A Day in the Life of Ukraine 3

November 1, 2012

A. Kozlov, Development Communication Consultant, Kramatorsk

Post-election Thursday. The sun came up in Ukraine this morning—despite the doom and gloom messages from the whole political spectrum of parties and international observers.

“But will it be up on November 2?” is not the kind of question that bothers me today. I woke up a couple minutes before seven, rime still covering patches of faintly green grass outside. “Finally, it will be cold enough not to feel like Honolulu in my room!” The central heating was launched on schedule this year –October 15—but, with this surge of warm weather in the high 60s F, you wish they had a more sophisticated heating equipment to tune it down according to the outdoor temperature oscillations.

I began my day in a usual way by checking e-mail with my HTC. The Taiwanese device used to be my ultimate companion during the dark and (a bit) chilly evenings in Zimbabwe, where I had spent over a year as a volunteer.

“Great! Two emails from Zimbabwe.” The guy who wrote back to me is one of the stringers contributing to the site that I edit. It’s a site about religion in Zimbabwe. For now, I am still the site’s editor. I helped launch it about two years ago. But now I wish we could finally find somebody local to take over the editorship from me. “Move on, Andy. Expand your realm.”—There are lots of exciting things being done by faith-based organizations in the neighboring Botswana and Zambia—“Eh, I only wish we could find a self-driven editor for Zim as soon as possible.”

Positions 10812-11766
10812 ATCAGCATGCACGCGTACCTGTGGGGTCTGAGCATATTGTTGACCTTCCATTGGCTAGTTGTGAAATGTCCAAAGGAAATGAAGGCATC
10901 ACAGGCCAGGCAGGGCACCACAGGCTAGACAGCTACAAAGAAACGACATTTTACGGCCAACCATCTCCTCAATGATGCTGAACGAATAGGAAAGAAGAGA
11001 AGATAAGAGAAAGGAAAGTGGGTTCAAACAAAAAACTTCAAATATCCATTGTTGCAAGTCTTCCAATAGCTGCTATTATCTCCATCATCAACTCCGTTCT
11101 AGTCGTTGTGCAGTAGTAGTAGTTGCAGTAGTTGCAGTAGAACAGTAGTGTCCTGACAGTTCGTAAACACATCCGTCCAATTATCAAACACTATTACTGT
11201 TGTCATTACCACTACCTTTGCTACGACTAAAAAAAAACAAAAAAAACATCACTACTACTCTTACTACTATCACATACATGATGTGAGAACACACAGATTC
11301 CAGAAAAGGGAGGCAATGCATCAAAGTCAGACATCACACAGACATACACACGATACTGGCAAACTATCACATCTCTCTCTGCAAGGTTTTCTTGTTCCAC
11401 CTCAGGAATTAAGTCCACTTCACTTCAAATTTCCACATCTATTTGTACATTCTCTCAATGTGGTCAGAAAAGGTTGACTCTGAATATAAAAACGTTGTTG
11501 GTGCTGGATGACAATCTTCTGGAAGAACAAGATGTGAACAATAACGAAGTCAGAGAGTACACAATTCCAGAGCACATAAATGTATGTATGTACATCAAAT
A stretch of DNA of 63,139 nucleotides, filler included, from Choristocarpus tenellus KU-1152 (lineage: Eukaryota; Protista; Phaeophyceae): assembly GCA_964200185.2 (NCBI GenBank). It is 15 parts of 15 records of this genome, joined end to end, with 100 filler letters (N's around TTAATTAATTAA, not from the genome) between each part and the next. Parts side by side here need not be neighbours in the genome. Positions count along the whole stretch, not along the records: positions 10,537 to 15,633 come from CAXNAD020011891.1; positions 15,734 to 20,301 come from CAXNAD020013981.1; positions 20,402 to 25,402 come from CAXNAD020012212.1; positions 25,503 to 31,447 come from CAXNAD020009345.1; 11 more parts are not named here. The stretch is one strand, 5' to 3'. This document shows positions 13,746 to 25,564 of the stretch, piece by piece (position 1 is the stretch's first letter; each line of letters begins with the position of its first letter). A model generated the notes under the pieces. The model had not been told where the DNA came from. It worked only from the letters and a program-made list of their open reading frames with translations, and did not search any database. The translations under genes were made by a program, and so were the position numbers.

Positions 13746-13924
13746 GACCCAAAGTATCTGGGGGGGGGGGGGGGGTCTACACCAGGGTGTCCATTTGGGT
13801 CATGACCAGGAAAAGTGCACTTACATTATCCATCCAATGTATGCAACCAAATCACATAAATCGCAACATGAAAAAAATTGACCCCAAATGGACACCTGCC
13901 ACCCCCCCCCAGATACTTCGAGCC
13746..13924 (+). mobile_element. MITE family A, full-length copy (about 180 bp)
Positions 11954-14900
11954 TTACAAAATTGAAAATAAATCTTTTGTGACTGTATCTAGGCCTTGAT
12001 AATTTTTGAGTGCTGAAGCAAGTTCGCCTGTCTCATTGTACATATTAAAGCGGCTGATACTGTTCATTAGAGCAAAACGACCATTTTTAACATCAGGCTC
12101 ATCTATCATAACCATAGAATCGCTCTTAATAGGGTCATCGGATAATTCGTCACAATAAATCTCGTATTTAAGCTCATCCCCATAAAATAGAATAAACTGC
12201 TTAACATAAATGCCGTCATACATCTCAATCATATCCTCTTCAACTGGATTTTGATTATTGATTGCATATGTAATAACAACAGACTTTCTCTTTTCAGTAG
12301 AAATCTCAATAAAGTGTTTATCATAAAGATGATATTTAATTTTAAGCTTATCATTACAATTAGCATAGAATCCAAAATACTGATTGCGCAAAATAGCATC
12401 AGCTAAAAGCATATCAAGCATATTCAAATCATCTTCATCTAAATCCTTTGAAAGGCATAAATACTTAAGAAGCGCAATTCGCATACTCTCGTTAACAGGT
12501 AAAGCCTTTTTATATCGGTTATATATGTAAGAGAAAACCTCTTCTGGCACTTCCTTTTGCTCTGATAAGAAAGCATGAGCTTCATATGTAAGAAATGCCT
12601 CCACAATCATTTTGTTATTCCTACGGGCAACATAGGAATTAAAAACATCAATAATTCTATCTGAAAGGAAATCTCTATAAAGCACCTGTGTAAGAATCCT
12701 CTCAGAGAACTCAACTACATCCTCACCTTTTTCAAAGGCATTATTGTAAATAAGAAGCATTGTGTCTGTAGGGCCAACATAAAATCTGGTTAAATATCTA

Having replied to the Zim guy, I move on to the Music on my device. Monocle 24 podcast series. Life in Kramatorsk would probably be a burden for me without iTunes. Thank God for being able to update myself on the world in all these “foreign” tongues that are non-existent on Ukraine’s digital terrestrial network of 32 TV channels.

It is browsing the net that got me in touch with an American volunteer in Donetsk. It is through the net that I came across his blog and invited myself to come and make a presentation on humanitarian work and the UN for his students. This is how actually how I got to know about A Day in the Life of Ukraine.

Yeah, the internet is a cool thing. But one can’t spend the whole day gazing at the screens. So, today I have a tennis game. One hour today. Two on Sunday. My usual schedule—except that it always breaks when I need to go for an occasional conference to Lviv or a media market in Kyiv. “One needs to network, Andy.” And NO, the internet cannot substitute for the fun of a real 3D face-to-face conversation.

I had my conversation time with my tennis counterpart today. “See you on Sunday, Igor!”

“But will there be Sunday in Ukraine? Will the sun rise up over here on November 2?”

This is not the kind of question that bothers me.

I’ve got a bunch of new emails in my inbox.

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